Constructing an Expert System Using Fuzzy Cognitive Mapping For
Screening Self-Reported Multiple Sclerosis Patients By Tim Kelly
Abstract: The presentation will walk through the construction of a working expert system using fuzzy cognitive mapping. The expert system is proposed to screen self-reported prospective Multiple Sclerosis (MS) patients for the purpose of inclusion in a proposed study on clustering effects in MS. The presentation will show the decisions made at several locations regarding system design, interpreting information in medical literature, and functionality choices. The presentation will culminate with a demonstration of the expert system.
Epidemiology of Multiple Sclerosis (the Faroe Islands story) By Bebart Janbek
Abstract: Despite decades of searching for the cause of Multiple sclerosis, with researchers circling the globe for answers, we are still far away from determining MS etiology. One question that arises is whether MS is a transmissible disease or not. The Faroe Islands WW II story seems to provide some answers. I will be using a compartmental model to the disease progress in the Faroe Islands after the occupation of the British troops, using the theory proposed by Kurtzke (since 1980) of Ms as being a transmissible adulthood disease, which is mostly asymptomatic.
Deviance, Diathesis-Stress, and a Fuzzy Cognitive Map By Hilary Morden
Abstract: The social and structure forces which affect early onset deviance leading to adolescent and early adult criminal behavior are complex and interactive. Factors such as sex, self-efficacy, cognitive-emotional functioning, family breakdown, family efficacy, low socio-economic status, social disorganization, community involvement, religion, education, school efficacy, and social interaction all impact levels of deviance through their dynamic interplay. The diathesis-stress model, a bio-psycho-social model historically used to explain medical conditions and the personality disorder of schizophrenia, can be used to explain these complex interactions through the view that specific kinds of life experiences considered to be stressors may shape the formation of criminal phenotypes in high-risk individuals emerging first as deviance in early childhood, and later as criminal behavior. This project, using fuzzy logic and a fuzzy cognitive map, extends prior work on the diathesis-stress model of deviance initially built using logistical regression and data from the National Longitudinal Study of Adolescent Health 1994-2002 (Harris & Udry, 2004).
Fuzzy Cognitive Map(FCM) for Depression in Seniors By Sara Namazi
Abstract: As statistics showed, there was a significant jump in the birth rate between 1946 after World war II ended, until 1964. theses babies were called "baby boomer". In 2006, the first baby boomers turned 60, in 2011 the oldest baby boomer will turn to 65. Apparently, we are going to face a large population of seniors in upcoming years. They would have considerable impact in societies in different aspects. It seems essential to become prepared for their life challenges and providing support in response to their different needs, such as health issues, finance, housing, and etc. One of the important issues in this regard is their mental health and studying stressors which could influence their mental health and quality of life. There are different angles which could be considered through mental health, but the one studied here is depression. Finding contributing factors which lead to mental health decline and thinking about intervention is one of the goal of this project. Identification of risk factors which could increase disposing of depressive symptoms, and finding protective factors which could improve their mental health and examining interaction between all contributing factors would be promising. The model used is FCM, as a good fit for capturing the complexity of dynamic nature of our model.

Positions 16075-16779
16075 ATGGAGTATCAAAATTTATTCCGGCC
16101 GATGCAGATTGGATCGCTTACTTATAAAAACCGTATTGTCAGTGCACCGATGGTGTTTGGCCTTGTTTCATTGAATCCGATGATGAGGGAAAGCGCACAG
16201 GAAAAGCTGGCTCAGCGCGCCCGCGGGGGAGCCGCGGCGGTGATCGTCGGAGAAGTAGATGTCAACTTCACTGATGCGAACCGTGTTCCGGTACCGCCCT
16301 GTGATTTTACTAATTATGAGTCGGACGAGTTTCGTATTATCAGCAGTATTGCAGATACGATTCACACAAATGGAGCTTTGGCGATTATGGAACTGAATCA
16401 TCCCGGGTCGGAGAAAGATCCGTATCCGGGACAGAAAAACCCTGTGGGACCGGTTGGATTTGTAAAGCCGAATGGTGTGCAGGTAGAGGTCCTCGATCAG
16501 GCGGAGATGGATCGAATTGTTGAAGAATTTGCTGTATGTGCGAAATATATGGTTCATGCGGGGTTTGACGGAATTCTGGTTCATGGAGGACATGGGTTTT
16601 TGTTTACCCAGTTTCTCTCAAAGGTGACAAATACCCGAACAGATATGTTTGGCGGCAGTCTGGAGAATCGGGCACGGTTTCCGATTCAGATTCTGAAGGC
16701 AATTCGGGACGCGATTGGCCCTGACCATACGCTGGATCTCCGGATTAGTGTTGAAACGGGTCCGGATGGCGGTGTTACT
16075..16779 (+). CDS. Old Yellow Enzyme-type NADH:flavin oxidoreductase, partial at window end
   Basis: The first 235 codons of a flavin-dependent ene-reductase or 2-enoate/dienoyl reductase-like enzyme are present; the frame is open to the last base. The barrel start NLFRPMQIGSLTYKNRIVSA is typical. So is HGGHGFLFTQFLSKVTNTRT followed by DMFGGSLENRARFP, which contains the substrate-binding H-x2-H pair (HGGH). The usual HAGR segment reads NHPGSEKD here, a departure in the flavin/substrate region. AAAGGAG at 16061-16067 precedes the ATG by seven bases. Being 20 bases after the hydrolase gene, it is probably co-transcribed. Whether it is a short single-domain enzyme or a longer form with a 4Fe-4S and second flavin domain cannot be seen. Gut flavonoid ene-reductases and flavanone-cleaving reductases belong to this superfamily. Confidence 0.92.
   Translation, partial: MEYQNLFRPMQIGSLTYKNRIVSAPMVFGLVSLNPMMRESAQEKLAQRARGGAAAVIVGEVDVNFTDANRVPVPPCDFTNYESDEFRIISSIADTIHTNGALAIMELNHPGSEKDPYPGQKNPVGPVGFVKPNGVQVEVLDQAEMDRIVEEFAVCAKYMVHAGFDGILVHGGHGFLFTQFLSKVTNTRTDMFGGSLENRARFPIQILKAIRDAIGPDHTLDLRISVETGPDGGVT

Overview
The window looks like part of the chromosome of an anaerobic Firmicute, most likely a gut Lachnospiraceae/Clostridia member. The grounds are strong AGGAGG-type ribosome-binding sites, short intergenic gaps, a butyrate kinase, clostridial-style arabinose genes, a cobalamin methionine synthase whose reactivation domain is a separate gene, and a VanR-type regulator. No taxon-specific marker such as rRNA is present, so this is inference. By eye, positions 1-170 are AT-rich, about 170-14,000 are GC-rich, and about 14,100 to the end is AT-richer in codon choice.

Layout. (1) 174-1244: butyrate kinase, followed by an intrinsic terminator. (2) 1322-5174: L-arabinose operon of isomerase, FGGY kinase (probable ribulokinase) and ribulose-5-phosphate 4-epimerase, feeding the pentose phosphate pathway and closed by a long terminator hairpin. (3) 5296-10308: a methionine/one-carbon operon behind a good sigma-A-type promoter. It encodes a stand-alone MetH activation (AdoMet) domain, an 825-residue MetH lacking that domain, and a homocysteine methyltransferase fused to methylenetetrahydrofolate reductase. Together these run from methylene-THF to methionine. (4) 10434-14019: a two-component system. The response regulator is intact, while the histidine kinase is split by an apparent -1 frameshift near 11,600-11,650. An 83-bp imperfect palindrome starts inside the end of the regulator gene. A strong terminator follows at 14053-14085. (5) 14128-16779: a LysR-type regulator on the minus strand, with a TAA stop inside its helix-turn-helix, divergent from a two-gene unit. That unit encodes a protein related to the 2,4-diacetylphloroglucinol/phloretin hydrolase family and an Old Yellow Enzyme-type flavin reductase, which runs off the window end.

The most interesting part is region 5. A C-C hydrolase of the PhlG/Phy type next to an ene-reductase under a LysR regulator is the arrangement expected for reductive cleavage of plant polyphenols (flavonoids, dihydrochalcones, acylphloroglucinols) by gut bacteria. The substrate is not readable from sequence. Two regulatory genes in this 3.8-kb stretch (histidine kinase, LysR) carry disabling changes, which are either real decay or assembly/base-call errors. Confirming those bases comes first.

Celerity in the Courts: An Application of Fuzzy Logic to Model Case Complexity in British Columbia’s Criminal Court System By Andrew Reid and Richard Frank
Abstract: The objective of criminal courts is to provide just and timely judgements for every case that is heard before them. Unfortunately, prolixity and long trials impact the operational efficiency of courts and often lead to lengthy delays. This can have significant social and economic consequences. For example, delays in court systems may lead to charges being stayed or withdrawn, an accused being held in custody if bail is denied, the deflation of witness testimony, and greater economic burdens for government bodies. Case management is critical to ensure the system runs efficiently and that process usually begins by understanding case complexity. In this paper we adopt Fuzzy Logic, a mathematical modeling tool capable of dealing with approximate facts and partial truths, and not just precise values. This tool is used to predict the complexity of cases based on general characteristics that are known before cases enter the court system. By understanding case complexity a priori, courts may be able to enhance scheduling tasks, leading to a more efficient and productive system.